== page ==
The FDA's latest sunscreen scrutiny is focused on the test protocol for the Maximal Usage Trial study (MUsT). This human pharmacokinetic test measures the amount of absorption of a drug into the body. What else might it tell us?
In a January 2020 meeting at the New York Chapter of Society of Cosmetic Chemists (NYSCC), Howard Epstein, Ph.D., director of technical services for EMD Performance Materials in Philadelphia, provided an update regarding the U.S. Food and Drug Administration’s (FDA’s) proposed changes to Sunscreen Innovation Act, introduced in February 2019.
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Previous studies by the FDA evaluated the bloodstream of test subjects for the presence avobenzone, oxybenzone, octocrylene and ecamsule after the subjects applied sunscreens at their maximum suggested use rates. Findings showed sunscreens in the subjects’ bloodstreams at levels higher than permitted without the required additional nonclinical toxicology assessments, including for systemic carcinogenicity and additional developmental and reproductive studies. The agency noted the clinical implications of the presence of these sunscreens did not necessarily constitute a safety issue and required further investigation.
According to Epstein, similar research and results from the University of Maryland also found sunscreen penetration rates at levels that would require additional studies for carcinogenicity, and development and reproductive effects. Industry critiques of the FDA study, however, underlined that FDA researchers did not examine the effects of different product forms, vehicles and potential penetration aids in product formulas; it is unclear from the university study’s article abstract whether researchers factored these elements into their equation, or not. Per Epstein, additional FDA studies are now under way to elucidate the effects on penetration of these facets of sunscreen formulas.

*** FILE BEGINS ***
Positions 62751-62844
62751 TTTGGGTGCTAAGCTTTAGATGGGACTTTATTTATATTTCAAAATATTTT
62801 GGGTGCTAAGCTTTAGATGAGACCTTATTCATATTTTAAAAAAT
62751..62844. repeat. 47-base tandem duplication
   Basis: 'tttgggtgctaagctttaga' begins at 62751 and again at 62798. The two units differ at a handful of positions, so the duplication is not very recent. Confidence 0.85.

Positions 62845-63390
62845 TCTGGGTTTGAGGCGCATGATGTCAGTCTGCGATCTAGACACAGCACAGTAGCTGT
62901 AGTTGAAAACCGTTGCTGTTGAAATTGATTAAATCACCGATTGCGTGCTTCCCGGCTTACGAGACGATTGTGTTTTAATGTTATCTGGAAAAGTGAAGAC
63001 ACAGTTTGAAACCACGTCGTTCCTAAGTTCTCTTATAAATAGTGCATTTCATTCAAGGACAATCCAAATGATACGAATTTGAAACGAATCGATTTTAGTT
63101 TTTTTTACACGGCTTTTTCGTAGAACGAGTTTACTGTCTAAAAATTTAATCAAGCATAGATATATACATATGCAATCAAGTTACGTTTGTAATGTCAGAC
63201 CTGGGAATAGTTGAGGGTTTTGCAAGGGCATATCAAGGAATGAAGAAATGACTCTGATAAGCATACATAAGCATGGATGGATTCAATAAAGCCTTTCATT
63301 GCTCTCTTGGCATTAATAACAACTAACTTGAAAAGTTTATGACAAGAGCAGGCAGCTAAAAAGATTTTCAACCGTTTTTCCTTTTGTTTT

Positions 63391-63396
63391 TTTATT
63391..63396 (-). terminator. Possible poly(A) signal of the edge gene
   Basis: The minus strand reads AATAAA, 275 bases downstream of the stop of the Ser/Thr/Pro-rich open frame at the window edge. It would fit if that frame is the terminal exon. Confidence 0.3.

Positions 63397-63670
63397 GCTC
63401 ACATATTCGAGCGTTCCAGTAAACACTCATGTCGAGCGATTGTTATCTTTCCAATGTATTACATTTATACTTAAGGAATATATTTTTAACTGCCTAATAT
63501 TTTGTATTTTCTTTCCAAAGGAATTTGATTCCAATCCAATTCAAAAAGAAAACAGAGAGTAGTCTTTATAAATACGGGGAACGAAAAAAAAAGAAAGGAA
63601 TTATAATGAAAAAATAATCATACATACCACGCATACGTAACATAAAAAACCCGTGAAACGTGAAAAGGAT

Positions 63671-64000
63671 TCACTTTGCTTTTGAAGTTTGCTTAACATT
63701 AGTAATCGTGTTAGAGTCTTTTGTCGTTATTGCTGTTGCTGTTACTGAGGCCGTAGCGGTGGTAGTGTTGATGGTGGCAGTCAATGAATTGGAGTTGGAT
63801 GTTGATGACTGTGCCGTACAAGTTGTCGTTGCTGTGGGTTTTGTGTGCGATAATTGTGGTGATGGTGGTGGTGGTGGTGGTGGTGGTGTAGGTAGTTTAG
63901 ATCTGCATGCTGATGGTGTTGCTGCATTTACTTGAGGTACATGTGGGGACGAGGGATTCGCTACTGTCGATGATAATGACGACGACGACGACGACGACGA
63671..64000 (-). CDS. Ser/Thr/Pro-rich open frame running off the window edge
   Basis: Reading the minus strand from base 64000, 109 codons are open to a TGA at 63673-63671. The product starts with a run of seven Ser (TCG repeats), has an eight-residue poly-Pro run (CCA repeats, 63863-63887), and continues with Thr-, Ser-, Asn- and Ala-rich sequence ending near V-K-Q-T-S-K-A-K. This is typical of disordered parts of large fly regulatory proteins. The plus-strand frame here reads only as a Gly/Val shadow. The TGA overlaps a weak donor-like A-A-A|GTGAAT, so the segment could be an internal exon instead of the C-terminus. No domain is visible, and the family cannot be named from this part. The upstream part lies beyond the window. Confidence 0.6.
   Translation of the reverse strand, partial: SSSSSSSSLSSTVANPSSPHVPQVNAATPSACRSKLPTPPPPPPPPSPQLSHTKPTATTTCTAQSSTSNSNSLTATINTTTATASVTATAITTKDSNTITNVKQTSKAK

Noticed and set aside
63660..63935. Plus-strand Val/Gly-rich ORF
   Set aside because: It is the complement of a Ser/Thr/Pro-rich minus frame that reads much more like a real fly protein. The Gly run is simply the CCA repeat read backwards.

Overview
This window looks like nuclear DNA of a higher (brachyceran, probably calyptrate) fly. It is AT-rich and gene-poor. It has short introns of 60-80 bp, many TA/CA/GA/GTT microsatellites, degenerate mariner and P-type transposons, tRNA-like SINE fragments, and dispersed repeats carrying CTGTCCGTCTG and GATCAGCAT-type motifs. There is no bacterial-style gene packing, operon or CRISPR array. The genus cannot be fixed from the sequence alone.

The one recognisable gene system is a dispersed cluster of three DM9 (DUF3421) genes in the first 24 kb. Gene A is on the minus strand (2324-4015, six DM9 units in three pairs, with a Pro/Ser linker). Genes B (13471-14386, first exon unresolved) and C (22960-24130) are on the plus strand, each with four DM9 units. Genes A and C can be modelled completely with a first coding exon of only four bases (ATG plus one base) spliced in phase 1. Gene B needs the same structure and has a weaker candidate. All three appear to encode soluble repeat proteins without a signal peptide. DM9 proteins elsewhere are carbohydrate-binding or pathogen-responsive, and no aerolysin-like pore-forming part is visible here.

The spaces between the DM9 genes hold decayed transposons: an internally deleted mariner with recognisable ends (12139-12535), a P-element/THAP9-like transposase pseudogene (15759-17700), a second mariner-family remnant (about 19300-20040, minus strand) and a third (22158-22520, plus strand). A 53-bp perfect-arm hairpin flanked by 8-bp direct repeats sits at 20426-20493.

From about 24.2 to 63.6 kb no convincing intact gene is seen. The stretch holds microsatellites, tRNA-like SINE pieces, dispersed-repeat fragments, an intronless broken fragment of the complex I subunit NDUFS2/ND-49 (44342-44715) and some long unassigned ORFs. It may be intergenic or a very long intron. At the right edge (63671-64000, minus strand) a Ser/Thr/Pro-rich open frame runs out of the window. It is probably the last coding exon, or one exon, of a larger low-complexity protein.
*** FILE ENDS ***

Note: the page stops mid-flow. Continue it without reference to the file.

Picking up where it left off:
“The FDA wants to test [the effects] of four vehicles, the penetration of organic sunscreens, and wants the industry to collaborate as a partner to run these studies—this is being discussed now,” Epstein said. “It also is determining which labs will do the studies for the industry and the four different vehicle types—since there are ingredients in skin care that can enhance penetration.”
Epstein continued, “What’s changed with respect to sunscreen evaluation is the current group that is evaluating sunscreens came from the drug/pharma side of the FDA, so the test model they are using now is designed for drugs; not necessarily OTC drugs but more prescription-like drugs. And [this] has never been applied previously for the sunscreens. … This is what has changed that has created this situation.”
He explained there is currently a model, the IVPT (In vitro permeation testing (IVPT)), that would be used initially. “[This is] the first test they will do to see if the different formulations will penetrate, then they will go to in vivo.” According to Epstein, the FDA also is discussing the time scale for all of this to be completed. “My sense … is that they (the FDA) will be open to some modifications but that will be in the spring.”
As an aside, he noted interest in going back to the researchers to get a sense from them about what actually may have enhanced the penetration of actives. “This could be an opportunity for formulators,” Epstein concluded.